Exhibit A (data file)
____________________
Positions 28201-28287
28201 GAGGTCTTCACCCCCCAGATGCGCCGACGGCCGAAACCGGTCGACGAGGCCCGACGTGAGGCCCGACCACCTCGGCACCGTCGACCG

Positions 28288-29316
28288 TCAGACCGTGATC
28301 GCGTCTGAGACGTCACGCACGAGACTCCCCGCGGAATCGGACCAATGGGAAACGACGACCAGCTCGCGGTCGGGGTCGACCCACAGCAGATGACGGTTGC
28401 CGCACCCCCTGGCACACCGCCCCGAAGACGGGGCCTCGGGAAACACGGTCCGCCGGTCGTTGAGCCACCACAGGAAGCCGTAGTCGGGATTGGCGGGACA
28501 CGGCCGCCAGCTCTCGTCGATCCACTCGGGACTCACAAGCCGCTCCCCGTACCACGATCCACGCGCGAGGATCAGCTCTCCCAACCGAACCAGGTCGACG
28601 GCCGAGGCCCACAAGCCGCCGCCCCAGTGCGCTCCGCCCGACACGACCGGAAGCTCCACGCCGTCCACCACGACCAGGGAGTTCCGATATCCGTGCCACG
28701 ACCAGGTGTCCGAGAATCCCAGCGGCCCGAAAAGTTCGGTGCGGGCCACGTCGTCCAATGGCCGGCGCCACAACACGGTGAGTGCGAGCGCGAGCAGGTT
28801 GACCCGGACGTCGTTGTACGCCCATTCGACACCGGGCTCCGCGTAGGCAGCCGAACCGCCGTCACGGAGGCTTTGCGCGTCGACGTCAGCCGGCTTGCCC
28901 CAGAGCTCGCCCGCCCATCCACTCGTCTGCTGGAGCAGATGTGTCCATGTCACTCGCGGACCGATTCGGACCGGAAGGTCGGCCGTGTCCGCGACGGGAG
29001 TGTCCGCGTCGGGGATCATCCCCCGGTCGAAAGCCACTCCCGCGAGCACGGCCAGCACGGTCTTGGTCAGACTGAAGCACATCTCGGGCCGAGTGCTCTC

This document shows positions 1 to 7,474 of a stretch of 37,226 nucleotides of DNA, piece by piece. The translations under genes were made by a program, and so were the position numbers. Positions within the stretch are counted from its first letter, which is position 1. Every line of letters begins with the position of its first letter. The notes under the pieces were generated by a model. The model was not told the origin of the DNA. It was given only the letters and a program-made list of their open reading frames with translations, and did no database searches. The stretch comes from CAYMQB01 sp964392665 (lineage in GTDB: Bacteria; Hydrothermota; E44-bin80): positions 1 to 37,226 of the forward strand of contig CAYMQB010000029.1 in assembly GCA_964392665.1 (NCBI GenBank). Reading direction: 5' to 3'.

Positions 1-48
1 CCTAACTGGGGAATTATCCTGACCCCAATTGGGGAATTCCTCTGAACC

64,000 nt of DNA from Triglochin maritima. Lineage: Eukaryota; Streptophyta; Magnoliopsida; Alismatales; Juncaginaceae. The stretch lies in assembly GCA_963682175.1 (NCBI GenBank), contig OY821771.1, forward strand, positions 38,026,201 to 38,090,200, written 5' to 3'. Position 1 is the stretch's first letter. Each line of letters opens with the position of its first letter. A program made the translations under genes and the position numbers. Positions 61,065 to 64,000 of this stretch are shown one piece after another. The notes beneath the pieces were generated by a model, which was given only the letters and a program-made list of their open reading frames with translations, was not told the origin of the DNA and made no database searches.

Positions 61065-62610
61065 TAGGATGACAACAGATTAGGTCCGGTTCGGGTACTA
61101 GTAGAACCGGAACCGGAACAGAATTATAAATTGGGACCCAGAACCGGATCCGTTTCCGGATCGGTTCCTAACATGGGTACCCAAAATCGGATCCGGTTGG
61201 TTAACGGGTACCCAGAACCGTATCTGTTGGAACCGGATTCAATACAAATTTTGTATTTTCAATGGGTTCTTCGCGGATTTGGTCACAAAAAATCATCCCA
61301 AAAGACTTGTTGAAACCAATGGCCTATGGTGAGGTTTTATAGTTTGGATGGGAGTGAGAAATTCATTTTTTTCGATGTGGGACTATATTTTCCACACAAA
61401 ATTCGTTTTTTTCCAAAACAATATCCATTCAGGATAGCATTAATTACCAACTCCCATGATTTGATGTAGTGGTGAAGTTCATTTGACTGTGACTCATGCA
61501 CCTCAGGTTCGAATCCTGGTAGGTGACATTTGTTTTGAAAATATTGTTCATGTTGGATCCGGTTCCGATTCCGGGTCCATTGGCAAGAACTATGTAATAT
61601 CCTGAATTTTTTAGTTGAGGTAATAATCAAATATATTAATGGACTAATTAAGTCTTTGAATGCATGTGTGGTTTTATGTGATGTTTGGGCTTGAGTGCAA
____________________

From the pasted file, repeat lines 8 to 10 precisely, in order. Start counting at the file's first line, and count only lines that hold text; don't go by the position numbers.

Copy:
28601 GCCGAGGCCCACAAGCCGCCGCCCCAGTGCGCTCCGCCCGACACGACCGGAAGCTCCACGCCGTCCACCACGACCAGGGAGTTCCGATATCCGTGCCACG
28701 ACCAGGTGTCCGAGAATCCCAGCGGCCCGAAAAGTTCGGTGCGGGCCACGTCGTCCAATGGCCGGCGCCACAACACGGTGAGTGCGAGCGCGAGCAGGTT
28801 GACCCGGACGTCGTTGTACGCCCATTCGACACCGGGCTCCGCGTAGGCAGCCGAACCGCCGTCACGGAGGCTTTGCGCGTCGACGTCAGCCGGCTTGCCC